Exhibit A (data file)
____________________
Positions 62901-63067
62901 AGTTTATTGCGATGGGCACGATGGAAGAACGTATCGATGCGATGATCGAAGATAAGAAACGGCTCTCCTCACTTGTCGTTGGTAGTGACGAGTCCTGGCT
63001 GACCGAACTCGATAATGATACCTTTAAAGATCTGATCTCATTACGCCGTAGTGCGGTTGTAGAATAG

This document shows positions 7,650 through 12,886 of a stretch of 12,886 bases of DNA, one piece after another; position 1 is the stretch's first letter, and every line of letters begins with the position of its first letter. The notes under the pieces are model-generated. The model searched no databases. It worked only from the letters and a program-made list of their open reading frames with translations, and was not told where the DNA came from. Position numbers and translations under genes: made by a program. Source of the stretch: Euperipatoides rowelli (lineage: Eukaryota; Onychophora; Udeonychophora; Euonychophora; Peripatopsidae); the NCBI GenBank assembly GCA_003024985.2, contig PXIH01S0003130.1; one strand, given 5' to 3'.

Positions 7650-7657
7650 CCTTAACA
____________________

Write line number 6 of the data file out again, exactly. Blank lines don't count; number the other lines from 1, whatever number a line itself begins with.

7650 CCTTAACA